My first attempt at making digital poetry was interesting and felt quite different from the other types of programming work that I’ve done so far. For one thing, my Python code was very simple. I wonder if it was too simple?
I guess it’s because I tried a lot of different things that I ended up deleting in my code. This feels more like traditional writing and editing rather than programming, in which we often show our work by the volume of code that we produce.
The text I used was Sarah Palin’s recent speech endorsing Donald Trump. The source was written in paragraphs, and I tried to figure out how to computationally organize it so that it would be one sentence per line. But I didn’t figure it out so I ended up doing it manually, which I know defeats the purpose of making computers do mundane tasks for you, but hopefully it’s something I’ll learn for the future.
I wasn’t sure exactly what I wanted the result to be, except that it would take this rather long text and make it into something more like a short poem.
My Python code (below) basically replaces “America” and other forms of it to “Hogwarts,” and “Trump” to “Voldemort.” (Silly, I know.) It then finds all the “Voldemorts” in the text, as well as all the first commas in each line, and then slices from after the first comma to the “Voldemort” in the line. The substring slice looked like this:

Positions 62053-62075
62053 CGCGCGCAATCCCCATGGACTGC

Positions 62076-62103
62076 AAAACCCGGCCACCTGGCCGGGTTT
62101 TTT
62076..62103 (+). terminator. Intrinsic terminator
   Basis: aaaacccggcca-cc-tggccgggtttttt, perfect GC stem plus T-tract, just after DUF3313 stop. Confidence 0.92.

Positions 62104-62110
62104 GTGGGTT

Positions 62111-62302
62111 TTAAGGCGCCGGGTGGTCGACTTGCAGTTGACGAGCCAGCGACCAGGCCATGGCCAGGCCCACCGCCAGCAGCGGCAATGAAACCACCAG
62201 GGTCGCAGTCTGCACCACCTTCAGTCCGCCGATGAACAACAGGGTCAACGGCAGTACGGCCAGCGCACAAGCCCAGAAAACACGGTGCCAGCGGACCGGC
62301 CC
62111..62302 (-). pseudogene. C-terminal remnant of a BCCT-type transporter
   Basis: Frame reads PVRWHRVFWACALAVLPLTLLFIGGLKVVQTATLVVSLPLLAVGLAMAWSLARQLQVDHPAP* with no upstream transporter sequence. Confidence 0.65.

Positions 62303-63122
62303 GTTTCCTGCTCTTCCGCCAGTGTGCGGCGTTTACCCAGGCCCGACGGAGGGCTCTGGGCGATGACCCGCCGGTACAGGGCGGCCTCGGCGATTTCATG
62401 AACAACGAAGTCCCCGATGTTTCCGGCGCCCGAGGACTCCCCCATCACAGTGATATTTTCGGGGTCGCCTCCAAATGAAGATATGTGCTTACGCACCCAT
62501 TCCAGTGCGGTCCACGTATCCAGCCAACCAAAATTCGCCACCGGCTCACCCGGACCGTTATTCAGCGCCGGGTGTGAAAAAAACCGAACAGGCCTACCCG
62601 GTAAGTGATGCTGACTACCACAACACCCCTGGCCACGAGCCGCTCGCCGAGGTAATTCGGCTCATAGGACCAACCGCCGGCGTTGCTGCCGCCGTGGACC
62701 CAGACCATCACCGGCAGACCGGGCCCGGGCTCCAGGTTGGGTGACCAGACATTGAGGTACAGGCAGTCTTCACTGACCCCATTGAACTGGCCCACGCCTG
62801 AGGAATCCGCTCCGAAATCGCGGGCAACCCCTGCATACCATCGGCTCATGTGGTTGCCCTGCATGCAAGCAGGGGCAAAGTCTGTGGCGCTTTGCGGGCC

substring = line[commas+1:voldemorts+10]
This cut it from immediately after the comma to the Voldemort, plus the “Voldemort” itself and whatever punctuation might be following it.
I realized that I could have done commas+2 in order to get rid of the space at the beginning of each line, but I think I prefer the way it looks with the space so I made it commas+1.
The result, run simply through the command line looks like this:
I decided to try using UNIX’s sort command, so I did this:
$ python munge.py<palin.txt | sort
This game me the final result, shown at the top of this post.